NEW PODCAST In our last show, we left the space that would become Bryant Park as a disaster area; its former inhabitant, the old Crystal Palace, had tragically burned to the ground in 1858. The area was called Reservoir Square for its proximity to the imposing Egyptian-like structure to its east, but it wouldn’t keep that name for long.
William Cullen Bryant was a key proponent to the creation of Central Park, but it would here that the poet and editor would receive a belated honor in the 1884. With the glorious addition of the New York Public Library in 1911, the park received some substantial upgrades, including its well-known fountain. Over twenty years later, it took on another curious present — a replica of Federal Hall as a tribute to George Washington.
By the 1970s Bryant Park was well known as a destination for drug dealers and most people shied away from its shady paths, even during the day. It would take a unique plan to bring the park back to life and a little help from Hollywood and the fashion world to turn it into New York’s most elegant park.
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William Cullen Bryant, photo taken by Matthew Brady
William Cullen Bryant in bust form, but Launt Thompson. It seems this bust has made its way back to the Metropolitan Museum of Art!
William Cullen Bryant installed in his marble niche behind the New York Public Library. This picture was taken in 1910, well before the radical redesign of the park in the 1930s. (Museum of the City of New York).
During World War I, the YMCA had a special ‘Eagle Hut’ built in the park for traveling servicemen. (Library of Congress)
A colorful depiction of the Bryant Park ‘demonstration gardens’ that were planted during the war. (Library of Congress)
Bryant Park in 1920. Looking west on 42nd Street at 6th Avenue (you can see the elevated railroad!) In the distance is One Times Square. Note the reappearance of the Chesterfield Cigarettes billboard from the picture above. (Museum of the City of New York)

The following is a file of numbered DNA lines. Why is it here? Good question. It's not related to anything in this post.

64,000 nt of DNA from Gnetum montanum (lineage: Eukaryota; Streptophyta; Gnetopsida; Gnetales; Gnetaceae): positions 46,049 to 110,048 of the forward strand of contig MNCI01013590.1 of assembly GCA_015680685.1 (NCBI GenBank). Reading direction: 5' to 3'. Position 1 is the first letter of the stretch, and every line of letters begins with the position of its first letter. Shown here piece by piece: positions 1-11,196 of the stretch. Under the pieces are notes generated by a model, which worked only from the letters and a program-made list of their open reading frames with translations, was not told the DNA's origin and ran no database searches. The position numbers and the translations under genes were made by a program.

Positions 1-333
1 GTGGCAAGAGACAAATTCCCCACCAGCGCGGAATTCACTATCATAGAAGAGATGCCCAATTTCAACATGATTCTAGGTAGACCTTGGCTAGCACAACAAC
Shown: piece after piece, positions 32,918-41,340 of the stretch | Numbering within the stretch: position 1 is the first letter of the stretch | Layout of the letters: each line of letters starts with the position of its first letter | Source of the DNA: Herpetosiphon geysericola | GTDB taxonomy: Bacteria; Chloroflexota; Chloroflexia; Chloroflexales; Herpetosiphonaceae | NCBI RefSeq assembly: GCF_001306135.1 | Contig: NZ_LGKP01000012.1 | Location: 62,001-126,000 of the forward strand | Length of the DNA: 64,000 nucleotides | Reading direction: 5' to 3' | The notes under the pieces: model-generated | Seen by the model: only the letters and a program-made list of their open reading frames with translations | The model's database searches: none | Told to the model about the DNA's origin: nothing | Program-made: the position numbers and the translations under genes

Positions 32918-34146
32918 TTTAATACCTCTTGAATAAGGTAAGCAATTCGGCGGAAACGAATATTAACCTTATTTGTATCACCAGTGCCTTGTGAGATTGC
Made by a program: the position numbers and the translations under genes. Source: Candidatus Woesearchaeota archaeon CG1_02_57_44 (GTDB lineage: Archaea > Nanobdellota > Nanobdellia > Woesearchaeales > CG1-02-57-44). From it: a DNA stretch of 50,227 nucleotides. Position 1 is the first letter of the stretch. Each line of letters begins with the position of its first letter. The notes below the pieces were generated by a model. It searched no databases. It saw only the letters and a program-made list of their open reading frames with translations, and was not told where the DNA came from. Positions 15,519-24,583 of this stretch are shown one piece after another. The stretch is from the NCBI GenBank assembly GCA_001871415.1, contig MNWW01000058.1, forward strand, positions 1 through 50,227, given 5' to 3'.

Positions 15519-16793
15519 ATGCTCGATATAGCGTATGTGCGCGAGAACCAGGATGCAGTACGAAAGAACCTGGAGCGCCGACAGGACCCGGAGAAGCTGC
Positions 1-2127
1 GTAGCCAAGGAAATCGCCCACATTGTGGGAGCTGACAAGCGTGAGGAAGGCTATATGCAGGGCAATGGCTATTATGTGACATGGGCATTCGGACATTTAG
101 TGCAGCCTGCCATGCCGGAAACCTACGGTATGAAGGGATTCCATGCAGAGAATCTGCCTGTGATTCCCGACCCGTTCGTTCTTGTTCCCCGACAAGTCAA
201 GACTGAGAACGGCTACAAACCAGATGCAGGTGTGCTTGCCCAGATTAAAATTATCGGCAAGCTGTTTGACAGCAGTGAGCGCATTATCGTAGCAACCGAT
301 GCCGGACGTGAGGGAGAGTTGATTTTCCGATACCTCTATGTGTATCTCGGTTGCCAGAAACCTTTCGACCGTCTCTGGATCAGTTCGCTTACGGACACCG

Constructing a replica of Federal Hall in a barren Bryant Park. (Picture taken by the Wurts Brothers, Museum of the City of New York)
The Federal Hall reconstruction had a corporate sponsor — Sears Roebuck & Co. Here’s how it looked in better days. Believe it or not, the reproduction of Mount Vernon actually did get built in New York — in Prospect Park in Brooklyn! (Bryant Park Corporation)
Bryant Park’s Federal Hall, May 1932. (Museum of the City of New York)
The interior of Bryant Park’s Federal Hall. (Museum of the City of New York)
The reconstruction of Bryant Park in 1934, overseen by new Parks Commissioner Robert Moses
This photo was taken by Stanley Kubrick during his years as a photographer for Look Magazine. The caption reads “Park Bench Nuisance [Woman reading a newspaper, while a man reads over her shoulder.]” Courtesy Museum of the City of New York
People enjoying the New York Public Library’s outdoor reading room, 1930s. (New York Public Library)
Bryant Park at night, photo by Nathan Schwartz, taken in 1938. (New York Public Library)
The hedges of the central lawn, photo taken in 1957. These were removed in the desperate effort to clean up the park in the late 1980s. (Library of Congress)
Bryant Park in the 1980s. High walls allowed for suspicious behavior to occur in the at all hours of the day. (Bryant Park Conservancy)
Overlooking the new renovations in the late 1980s (Bryant Park Corporation)
Bryant Park after the clean-up, taken sometime in the 1990s. Photo by Carol Highsmith (Library of Congress)
Great overhead shots directly from the Bryant Park Conservancy!